This post accompanies Episode 208 of the St Emlyn’s Podcast
The World Health Organisation defined wellbeing as:
‘The realisation of the fullest potential of an individual physically, psychologically, socially spiritually and economically in the fulfillment of one’s role expectations in the family, community, place of worship, workplace, and other settings. (Smith et al, 2006: p344)
Wellbeing is very complex, as it is an individual construct that is strongly aligned and interpreted through a lens of personal values, philosophy, culture, faith, and goals for life (Smith 2018). Most importantly, wellbeing is dynamic rather than homeostatic (Smith et al, 2018, Dodge et al, 2012). Wellbeing is a subjective state determined by the individual.
Common Determinants of Wellbeing at Work Identified in the Literature
|Self-acceptance||Acknowledges and accepts multiple aspects of self, present and past. Awareness of potential and limitations.||Ryff, 2014 Keyes, 2007|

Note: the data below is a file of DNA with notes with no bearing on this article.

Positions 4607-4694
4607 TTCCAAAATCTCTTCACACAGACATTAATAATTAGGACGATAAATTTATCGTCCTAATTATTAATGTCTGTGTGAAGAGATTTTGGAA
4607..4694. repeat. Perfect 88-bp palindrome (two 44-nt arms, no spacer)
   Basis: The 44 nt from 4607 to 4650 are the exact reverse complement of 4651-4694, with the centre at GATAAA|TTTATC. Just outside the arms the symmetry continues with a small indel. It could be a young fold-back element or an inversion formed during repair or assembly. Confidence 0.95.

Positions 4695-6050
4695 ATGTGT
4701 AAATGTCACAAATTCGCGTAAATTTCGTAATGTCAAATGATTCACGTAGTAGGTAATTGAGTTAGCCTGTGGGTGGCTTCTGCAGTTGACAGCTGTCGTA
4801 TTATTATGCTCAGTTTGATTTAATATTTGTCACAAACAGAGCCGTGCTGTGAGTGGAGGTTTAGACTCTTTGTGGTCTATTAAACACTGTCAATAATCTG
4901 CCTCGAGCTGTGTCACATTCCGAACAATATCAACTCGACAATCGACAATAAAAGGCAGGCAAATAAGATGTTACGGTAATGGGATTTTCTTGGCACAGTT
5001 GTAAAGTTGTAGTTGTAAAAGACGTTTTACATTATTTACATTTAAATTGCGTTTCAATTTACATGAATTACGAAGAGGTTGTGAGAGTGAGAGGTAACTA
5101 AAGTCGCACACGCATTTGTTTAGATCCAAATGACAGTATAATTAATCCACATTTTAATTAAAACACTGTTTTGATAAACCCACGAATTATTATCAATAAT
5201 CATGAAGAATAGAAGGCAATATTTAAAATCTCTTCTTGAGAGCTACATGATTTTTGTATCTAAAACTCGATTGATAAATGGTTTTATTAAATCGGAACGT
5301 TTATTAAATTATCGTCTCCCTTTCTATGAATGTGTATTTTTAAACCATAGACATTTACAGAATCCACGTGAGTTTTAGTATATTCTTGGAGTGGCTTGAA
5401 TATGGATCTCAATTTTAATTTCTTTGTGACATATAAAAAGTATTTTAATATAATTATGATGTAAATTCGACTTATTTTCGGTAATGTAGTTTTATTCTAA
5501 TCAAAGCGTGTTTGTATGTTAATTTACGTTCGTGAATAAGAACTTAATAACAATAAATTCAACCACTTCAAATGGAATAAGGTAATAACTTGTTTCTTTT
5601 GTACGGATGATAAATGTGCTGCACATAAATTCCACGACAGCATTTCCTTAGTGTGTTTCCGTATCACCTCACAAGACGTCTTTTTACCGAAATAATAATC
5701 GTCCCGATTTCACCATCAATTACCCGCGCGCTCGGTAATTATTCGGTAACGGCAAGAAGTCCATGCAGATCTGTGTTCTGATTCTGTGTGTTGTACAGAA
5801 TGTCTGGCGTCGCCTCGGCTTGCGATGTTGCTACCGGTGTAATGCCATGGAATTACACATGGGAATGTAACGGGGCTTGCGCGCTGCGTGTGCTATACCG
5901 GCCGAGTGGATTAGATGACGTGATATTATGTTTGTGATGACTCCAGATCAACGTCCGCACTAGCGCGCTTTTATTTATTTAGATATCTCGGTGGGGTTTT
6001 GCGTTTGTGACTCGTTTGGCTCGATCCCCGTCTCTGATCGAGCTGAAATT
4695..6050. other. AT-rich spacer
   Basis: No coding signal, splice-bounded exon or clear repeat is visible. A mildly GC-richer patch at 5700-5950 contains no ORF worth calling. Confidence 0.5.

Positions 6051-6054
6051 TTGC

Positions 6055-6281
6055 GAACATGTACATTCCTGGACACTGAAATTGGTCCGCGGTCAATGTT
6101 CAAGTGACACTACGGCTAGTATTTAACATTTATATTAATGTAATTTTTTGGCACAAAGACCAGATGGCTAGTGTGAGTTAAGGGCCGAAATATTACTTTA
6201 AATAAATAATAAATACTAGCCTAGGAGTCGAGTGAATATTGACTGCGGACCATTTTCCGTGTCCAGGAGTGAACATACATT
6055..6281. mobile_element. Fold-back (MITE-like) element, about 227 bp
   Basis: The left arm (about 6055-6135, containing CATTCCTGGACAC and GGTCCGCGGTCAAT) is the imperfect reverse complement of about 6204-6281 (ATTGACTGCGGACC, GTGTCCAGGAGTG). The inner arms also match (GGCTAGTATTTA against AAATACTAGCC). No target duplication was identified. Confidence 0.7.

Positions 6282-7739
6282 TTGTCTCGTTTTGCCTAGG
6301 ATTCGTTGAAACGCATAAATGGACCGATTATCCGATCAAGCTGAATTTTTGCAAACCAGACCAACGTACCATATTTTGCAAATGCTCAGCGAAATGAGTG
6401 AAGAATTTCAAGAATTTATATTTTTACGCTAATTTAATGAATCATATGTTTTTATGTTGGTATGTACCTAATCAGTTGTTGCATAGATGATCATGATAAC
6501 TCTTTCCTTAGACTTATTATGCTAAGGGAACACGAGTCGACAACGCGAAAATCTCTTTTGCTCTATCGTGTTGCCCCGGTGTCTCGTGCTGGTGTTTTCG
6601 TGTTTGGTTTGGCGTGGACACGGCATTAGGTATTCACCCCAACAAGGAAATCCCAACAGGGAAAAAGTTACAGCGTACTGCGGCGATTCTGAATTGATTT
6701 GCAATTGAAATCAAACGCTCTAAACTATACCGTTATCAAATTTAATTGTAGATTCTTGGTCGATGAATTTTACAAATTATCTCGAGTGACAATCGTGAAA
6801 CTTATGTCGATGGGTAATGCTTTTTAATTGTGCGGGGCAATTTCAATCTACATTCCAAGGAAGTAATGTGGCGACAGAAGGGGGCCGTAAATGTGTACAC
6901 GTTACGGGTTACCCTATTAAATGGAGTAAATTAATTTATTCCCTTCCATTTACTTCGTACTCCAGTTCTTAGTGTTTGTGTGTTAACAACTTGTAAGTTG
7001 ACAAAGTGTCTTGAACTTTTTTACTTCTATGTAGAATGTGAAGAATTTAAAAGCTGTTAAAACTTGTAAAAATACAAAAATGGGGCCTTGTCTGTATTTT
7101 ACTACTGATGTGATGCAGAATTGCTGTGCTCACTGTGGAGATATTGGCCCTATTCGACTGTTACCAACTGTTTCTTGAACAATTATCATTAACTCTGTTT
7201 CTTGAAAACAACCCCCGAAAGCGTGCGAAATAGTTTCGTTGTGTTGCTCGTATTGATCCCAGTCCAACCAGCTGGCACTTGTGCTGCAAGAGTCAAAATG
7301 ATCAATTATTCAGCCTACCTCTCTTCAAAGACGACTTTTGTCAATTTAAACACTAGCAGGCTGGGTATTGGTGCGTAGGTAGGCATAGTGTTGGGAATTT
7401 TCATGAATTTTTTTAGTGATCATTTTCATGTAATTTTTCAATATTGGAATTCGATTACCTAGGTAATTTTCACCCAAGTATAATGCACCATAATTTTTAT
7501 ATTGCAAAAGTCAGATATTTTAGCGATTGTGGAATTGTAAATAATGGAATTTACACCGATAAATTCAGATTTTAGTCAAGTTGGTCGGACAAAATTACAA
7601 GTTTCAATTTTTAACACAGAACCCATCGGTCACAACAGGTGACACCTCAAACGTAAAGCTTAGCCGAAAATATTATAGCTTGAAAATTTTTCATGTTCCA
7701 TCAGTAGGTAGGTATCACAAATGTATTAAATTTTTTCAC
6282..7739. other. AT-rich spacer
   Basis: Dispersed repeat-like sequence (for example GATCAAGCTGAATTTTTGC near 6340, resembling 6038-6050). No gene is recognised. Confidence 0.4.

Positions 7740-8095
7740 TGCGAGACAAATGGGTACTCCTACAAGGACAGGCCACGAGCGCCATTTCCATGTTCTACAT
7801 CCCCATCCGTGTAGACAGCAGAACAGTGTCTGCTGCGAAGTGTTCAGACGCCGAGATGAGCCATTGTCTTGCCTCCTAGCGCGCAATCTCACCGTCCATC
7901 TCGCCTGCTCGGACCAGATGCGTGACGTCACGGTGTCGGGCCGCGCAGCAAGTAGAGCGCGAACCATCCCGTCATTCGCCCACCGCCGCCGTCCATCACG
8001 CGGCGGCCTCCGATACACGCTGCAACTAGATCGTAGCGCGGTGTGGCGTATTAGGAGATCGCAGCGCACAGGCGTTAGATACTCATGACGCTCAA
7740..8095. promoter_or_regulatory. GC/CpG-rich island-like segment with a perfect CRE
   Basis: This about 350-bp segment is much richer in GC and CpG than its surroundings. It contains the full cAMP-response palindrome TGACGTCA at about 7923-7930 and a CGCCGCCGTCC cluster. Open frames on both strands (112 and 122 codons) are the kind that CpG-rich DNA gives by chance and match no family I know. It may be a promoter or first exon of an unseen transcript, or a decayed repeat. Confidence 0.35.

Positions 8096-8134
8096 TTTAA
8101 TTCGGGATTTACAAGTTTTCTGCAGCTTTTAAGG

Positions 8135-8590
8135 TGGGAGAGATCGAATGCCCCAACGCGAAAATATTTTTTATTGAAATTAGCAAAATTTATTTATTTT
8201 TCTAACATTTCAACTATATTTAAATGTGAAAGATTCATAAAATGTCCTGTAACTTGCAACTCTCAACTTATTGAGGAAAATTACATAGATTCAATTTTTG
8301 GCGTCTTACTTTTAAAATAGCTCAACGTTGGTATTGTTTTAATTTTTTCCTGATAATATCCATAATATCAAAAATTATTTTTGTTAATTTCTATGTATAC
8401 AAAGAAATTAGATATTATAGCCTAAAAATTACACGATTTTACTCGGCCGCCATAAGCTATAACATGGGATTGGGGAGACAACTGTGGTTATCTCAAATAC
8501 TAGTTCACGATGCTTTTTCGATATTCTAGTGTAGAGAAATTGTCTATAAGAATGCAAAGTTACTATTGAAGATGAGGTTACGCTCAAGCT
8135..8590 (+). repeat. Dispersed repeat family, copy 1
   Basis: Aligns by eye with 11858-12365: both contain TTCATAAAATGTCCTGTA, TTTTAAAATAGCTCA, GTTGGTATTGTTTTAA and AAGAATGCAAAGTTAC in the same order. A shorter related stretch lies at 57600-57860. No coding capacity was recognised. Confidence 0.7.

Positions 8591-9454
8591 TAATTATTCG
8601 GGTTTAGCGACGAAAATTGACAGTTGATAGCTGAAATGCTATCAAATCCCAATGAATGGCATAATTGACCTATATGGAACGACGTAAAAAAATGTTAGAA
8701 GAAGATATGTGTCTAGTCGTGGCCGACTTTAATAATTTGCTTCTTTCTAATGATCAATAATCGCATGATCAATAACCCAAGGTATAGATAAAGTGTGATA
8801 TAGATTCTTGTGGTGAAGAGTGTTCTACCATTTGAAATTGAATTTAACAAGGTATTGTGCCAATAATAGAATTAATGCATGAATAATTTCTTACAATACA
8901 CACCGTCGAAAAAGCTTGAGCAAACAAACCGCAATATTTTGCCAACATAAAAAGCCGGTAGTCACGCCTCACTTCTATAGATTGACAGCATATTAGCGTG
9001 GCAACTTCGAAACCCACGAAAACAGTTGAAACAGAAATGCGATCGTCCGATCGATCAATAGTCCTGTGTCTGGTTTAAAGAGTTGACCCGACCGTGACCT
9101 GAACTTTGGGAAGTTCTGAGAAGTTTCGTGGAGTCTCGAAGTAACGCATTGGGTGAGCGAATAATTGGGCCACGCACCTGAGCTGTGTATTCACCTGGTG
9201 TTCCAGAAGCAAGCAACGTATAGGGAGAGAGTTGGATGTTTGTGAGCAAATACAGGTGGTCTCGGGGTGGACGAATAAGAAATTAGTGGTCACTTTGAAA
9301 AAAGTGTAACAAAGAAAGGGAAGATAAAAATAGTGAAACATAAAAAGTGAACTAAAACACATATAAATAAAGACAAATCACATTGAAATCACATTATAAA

|Optimism and Positive Emotions||Extends beyond happiness. Ability to be hopeful, curious, interested and joyful. Ability to flourish.||Seligman, 2018 Eckelberry-Hunt et al., 2017b|
|Social Support and Positive Relationships||A sense of belonging. Depth of connection. Positive relationships with partners, family, friends, colleagues, and the broader community. Relationships based on trust, empathy, support, love, and affection. Feeling of being valued by others. Care about the welfare of others.||De Hert, 2020 Rehman, 2020 National Academies, 2019 Shapiro et al., 2019 Seligman, 2018 Eckelberry-Hunt et al., 2017b Sonnentag, 2015 Ryff, 2014 Ryff and Keyes, 1995|